Another side project or initiative that we like to do anytime we can is for Barb and me to take to the water and scout out new areas to explore for fishing and cruising. In the past, the challenge has been finding the time in between charters to do so. Now, by having the calendar open, we’ve been able to venture out to test some spots we’ve had our eyes on. Some have turned out to be marginal. A few others have been gold mines literally in our back yard. In one particular area, it was really picturesque – great for cruising, and potentially fishing. As it relates to the latter, we soon found out we were onto a special place when a few big reds, a nice Snook and a myriad of mangrove snapper popped our lines. Now, while this may not happen everyday, we’ve had decent action on repeat visits. Finding these places is fun for us and provides a greater variety of options, especially for many of our repeat guests who come on board with us every year.

Our time on the water also provides us the opportunity to experiment with new equipment and fishing rigs/lures. While we always can count on tried-and-true techniques and equipment to carry us through, it’s fun to change it up once in awhile. Plus, it helps us hone our skills on how to adapt to different habits of fish species.

The next boat project that is being tackled is to replace all of the pitted aluminum moulding on the center console and gunnels running fore and aft. Not only will this look better on the boat when done, it will ensure clothing and/or human parts will always glide smooth while hunkered down catching a big fish. We’ll flash a picture or two when we’re done.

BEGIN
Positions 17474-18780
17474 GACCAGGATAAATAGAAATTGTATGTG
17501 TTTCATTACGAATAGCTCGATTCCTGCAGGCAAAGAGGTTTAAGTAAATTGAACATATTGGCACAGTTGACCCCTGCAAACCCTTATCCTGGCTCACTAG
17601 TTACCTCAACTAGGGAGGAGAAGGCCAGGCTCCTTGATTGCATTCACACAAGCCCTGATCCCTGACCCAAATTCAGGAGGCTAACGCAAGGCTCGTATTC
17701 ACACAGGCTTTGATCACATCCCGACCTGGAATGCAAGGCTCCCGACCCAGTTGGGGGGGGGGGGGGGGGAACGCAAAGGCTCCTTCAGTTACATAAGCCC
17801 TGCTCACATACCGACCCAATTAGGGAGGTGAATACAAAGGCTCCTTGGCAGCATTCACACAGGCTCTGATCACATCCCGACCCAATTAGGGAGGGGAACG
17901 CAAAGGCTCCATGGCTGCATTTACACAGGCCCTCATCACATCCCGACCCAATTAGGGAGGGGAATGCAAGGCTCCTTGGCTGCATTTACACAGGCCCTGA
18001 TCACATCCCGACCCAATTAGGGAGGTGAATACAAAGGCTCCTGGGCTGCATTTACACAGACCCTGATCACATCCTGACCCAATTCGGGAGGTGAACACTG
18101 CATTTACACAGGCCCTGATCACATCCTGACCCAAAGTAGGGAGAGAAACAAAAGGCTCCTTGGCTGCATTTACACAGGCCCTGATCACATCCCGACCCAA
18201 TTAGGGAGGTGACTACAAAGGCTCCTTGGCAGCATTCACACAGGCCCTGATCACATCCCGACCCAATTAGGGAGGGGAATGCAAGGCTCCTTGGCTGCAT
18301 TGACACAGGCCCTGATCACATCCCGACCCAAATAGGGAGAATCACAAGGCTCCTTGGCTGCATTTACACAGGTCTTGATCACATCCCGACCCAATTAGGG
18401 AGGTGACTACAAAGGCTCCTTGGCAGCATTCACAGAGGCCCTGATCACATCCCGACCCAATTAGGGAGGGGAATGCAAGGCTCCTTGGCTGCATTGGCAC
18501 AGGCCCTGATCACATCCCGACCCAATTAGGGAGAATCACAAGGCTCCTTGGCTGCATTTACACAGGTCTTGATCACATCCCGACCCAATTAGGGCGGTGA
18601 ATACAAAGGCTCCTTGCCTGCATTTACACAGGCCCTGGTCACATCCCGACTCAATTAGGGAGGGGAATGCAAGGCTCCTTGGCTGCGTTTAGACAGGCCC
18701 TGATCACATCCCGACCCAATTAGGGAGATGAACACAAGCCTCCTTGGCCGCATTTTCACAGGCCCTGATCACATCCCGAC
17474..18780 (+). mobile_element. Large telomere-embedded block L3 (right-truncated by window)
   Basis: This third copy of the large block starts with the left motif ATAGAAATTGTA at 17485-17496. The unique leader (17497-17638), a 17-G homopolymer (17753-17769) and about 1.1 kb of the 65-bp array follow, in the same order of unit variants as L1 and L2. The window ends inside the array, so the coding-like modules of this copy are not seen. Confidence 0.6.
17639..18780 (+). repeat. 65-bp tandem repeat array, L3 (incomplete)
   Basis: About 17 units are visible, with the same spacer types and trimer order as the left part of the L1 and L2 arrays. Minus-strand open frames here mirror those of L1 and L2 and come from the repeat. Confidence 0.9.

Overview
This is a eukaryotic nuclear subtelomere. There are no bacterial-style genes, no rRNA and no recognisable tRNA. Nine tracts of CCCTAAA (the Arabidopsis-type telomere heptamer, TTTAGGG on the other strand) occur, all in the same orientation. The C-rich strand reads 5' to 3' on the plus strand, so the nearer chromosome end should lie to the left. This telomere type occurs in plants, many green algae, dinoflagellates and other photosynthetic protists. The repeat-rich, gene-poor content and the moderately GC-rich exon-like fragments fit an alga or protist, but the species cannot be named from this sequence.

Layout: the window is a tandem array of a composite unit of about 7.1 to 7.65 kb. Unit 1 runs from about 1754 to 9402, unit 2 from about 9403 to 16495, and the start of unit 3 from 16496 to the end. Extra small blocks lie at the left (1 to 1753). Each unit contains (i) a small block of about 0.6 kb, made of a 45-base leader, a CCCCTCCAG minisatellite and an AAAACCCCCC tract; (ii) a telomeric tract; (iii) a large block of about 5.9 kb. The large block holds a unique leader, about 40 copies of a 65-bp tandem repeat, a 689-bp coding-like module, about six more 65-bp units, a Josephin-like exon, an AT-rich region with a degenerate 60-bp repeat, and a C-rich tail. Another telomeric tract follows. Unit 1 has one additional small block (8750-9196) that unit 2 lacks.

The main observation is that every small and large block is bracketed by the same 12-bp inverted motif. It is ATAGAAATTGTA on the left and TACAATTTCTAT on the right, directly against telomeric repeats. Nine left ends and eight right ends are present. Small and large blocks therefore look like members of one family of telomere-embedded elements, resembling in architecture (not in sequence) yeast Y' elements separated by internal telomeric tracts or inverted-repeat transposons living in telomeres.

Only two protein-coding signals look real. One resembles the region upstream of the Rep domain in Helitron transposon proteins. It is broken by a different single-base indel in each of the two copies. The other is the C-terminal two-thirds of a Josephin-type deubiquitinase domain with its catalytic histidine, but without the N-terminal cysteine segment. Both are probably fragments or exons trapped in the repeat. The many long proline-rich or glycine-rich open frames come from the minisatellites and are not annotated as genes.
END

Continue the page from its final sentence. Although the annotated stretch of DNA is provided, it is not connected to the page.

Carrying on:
An inventory of all safety equipment has been made and everything is updated and conforms to US Coast Guard rules and regulations. For example, it is now required that all Adult life jackets have reflective tape on them in specified areas. Additionally, a waterproof safety light must now be affixed to each jacket. Note: It should be noted, that in addition to having seven adult life jackets on board the HeyMon, we also have three pairs of different sized youth life jackets that are USCG approved. This is very handy for families with kids so they don’t have to worry or be concerned with supplying their own. Lastly, all life jackets have been completely sanitized and are washed down thoroughly after usage which thankfully never really occurs. Nevertheless, we still do a complete rinsing of these items on a regularly scheduled basis.